RM Sotheby’s Monterey Sale Preview: 1939 Porsche Type 64
The Monterey Car Week 2019 that begins today is yet another highly anticipated motoring event that will attract quite plenty a number enthusiasts worldwide, showcasing pretty much with some of the best car collections available as in the years before. Given that kind of atmosphere, it has become one of several traditions that virtually all of the leading auction houses will be featuring a selection of historically significant cars for sale annually, in the presence of such a type of crowd. From RM Sotheby’s side, in which their auction will take place during the 15th to 17th of August at the Monterey Conference Center, probably their biggest draw among all the cars to be offered would have to be this historic 1939 streamline-bodied VW 60K10 Rekordwagen—or known better as the Porsche Type 64.
Many vintage Porsche enthusiasts worldwide have been clamouring over the sale of this car in nearly every media for months. So why all the hubbubs? Maybe it is the very idea that such a historically significant single piece of machinery that formed (figuratively and literally) the “origin of the species” that symbolised all the Porsches that we recognise through the years with the 356s and the 911s will now be sold publicly for the first time. Or it could be that, with its final selling price that many experts had touted to be at around US$ 20 million (and even higher in some quarters), this could be the most valuable Porsche of all.
For us though at Grand Touring, what really intrigued us more is the story of how this third Type 64 came about and how by fate, luck or whatever it is you wish to call it, remained the only true survivor of only three that were ever made (discounting chassis 38/42, which several regarded more as a painstaking recreation by Nostalgicar for the Prototyp Automuseum in Hamburg, using an amalgam of parts found from the original with a totally new chassis and body and was shown last year at the Petersen Automotive Museum in Los Angeles).
This engine number 38/43 car was the third built under the designation of Type 60K10 and was based on the on-going project under Professor Doctor Ferdinand Porsche to build the “People’s Car” for the German masses during the Thirties. Known among Porsche historians though as the Type 64, it was considered a relief for Prof. Dr. Porsche to get the green light to produce a faster version, to show its superiority for the Berlin to Rome road race to be staged in September of 1939. With racing blood in his veins, Prof. Dr. Porsche un-admittedly prefer to build a sportier machine (and under his own device if he could) rather than producing some “Volkswagen” directed by the Third Reich.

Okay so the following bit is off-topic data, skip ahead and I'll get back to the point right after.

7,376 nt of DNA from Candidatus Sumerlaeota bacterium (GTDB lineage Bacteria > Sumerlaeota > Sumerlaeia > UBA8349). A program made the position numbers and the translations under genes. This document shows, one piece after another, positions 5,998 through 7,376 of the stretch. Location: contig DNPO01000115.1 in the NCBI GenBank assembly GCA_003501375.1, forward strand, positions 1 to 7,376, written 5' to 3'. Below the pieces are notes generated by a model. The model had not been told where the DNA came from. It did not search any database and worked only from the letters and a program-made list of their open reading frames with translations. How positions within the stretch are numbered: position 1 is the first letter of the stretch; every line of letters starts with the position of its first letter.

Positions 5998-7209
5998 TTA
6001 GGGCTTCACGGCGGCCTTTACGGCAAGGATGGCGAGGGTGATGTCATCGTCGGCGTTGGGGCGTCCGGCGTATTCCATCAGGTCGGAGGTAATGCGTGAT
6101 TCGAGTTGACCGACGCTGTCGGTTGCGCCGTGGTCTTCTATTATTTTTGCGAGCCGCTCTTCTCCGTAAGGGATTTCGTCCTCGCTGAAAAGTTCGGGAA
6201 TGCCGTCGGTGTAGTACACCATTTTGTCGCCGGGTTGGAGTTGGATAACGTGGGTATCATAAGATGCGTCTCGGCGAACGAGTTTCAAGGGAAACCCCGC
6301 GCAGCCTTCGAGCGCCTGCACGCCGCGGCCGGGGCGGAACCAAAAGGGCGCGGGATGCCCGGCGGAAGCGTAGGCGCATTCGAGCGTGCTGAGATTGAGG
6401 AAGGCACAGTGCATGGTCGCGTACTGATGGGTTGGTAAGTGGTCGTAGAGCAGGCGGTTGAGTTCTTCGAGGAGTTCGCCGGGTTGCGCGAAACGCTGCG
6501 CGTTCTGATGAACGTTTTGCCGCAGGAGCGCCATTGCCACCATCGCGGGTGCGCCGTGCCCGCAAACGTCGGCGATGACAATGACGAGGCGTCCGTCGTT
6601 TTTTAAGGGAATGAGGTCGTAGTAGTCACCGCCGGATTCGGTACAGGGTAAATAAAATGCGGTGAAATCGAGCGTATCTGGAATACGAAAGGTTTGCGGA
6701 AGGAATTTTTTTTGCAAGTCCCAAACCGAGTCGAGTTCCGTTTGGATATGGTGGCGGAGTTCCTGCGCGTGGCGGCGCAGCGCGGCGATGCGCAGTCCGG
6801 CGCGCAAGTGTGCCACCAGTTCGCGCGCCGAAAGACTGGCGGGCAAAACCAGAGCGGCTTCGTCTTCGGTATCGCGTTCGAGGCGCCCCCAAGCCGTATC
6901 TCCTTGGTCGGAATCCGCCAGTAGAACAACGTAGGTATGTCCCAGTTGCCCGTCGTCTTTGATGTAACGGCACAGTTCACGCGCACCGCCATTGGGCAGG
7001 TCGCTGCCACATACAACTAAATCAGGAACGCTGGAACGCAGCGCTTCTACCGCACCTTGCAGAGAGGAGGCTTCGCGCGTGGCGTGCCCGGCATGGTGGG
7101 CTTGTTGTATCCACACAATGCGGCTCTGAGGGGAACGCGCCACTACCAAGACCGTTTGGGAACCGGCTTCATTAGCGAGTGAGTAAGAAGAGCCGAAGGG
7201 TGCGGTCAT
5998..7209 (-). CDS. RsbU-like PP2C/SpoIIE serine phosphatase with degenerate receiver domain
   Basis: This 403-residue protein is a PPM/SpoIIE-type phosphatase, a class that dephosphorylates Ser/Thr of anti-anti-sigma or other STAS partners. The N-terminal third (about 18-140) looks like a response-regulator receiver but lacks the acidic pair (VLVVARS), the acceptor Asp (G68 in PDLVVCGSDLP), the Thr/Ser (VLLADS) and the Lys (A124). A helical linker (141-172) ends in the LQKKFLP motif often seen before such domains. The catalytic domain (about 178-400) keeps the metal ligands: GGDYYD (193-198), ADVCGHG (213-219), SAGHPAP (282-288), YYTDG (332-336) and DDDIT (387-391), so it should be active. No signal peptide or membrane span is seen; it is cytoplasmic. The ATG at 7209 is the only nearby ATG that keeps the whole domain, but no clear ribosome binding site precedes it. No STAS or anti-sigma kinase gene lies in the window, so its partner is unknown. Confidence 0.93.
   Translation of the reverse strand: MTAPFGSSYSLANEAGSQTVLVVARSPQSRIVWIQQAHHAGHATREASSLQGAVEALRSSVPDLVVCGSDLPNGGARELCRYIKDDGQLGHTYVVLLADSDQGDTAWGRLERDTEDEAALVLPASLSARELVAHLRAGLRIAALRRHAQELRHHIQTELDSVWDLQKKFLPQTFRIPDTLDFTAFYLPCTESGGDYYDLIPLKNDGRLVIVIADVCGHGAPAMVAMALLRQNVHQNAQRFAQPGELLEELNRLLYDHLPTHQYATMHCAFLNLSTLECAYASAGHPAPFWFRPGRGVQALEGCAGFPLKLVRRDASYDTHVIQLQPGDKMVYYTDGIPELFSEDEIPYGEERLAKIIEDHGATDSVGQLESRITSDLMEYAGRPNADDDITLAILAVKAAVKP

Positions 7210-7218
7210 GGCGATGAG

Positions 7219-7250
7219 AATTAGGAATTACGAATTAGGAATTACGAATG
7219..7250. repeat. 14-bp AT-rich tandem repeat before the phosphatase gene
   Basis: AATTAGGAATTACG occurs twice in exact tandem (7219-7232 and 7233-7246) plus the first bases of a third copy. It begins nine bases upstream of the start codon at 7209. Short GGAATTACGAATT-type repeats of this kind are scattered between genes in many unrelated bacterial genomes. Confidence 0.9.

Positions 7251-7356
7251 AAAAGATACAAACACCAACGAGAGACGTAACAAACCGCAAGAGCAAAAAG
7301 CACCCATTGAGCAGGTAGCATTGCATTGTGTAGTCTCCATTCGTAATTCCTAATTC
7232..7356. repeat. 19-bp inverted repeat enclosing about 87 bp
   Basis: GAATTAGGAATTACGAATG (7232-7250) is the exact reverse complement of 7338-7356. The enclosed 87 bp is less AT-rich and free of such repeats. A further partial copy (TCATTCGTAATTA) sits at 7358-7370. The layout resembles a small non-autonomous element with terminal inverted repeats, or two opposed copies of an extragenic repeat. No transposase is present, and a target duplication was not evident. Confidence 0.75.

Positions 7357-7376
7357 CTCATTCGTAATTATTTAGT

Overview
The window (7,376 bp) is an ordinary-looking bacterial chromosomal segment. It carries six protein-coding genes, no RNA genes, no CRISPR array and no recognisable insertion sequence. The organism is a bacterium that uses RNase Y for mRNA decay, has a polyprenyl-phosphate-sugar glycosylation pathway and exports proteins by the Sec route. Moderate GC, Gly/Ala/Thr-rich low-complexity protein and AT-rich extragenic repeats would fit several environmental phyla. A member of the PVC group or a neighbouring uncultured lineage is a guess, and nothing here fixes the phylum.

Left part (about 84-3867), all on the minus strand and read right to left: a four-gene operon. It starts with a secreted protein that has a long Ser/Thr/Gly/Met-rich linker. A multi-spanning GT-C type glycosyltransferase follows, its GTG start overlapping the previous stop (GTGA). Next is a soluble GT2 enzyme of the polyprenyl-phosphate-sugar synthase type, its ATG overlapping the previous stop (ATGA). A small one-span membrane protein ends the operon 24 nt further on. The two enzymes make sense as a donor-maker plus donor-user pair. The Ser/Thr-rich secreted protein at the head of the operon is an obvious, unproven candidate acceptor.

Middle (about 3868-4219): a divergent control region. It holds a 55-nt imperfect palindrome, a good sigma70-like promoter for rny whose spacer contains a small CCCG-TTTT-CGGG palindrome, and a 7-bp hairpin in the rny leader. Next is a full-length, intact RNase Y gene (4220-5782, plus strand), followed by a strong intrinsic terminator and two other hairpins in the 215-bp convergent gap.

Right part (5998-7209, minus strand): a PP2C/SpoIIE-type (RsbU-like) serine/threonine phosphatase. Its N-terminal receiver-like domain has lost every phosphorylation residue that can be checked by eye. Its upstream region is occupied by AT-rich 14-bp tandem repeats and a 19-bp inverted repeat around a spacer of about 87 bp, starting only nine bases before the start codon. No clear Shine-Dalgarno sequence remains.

The first Type 64, chassis and engine number 38/41, may have been completed in time but it was never raced. As we all know, the race never happened as German troops had already invaded Poland by then. Despite that Prof. Dr. Porsche and his small team of engineers continued building the Type 64s well into the very next year. After a crash by one of the directors of Volkswagen, historians founded that the 38/41 chassis became the basis for the final third car—which is this one.
Towards the end of World War II the original second car, the aforementioned 38/42, has been much chronicled as the one that was found and taken over by the invading American troops into Germany, some of whom had taken liberty as their “joyride of choice” and finally drove it to the ground as unsalvageable scraps. This one with the 38/43 motor however managed to remain intact as the Professor took it over as his own personal transport and managed to save it from any seizure or destruction in Germany by moving it to Austria by 1944. Even after his imprisonment post-war, the car was still under the care of his son, Ferry.
Austrian racing driver Otto Mathé was the next owner of the car when the Porsches sold it to him in 1949 who raced it extensively and victoriously for several seasons, though with a bigger 1.3 Litre engine installed at the time. Even after countless pleadings from Ferry Porsche to sell it back to him to become the centerpiece for the company’s new museum in the later years, Mathé continued to rebuff any offers right until the very end. After his passing, it was then sold to another Austrian Porsche enthusiast, Dr. Thomas Gruber, who sold it privately to another collector and the car’s current owner in 2008.
By how close will the final auction price be to the estimates remains to be seen. But since this Type 64 is undoubtedly considered as the “Holy Grail” of all Porsches, any serious Porsche-phile would just about pay anything to get hold of it to be a part of his or her collection—or maybe some car company’s museum!
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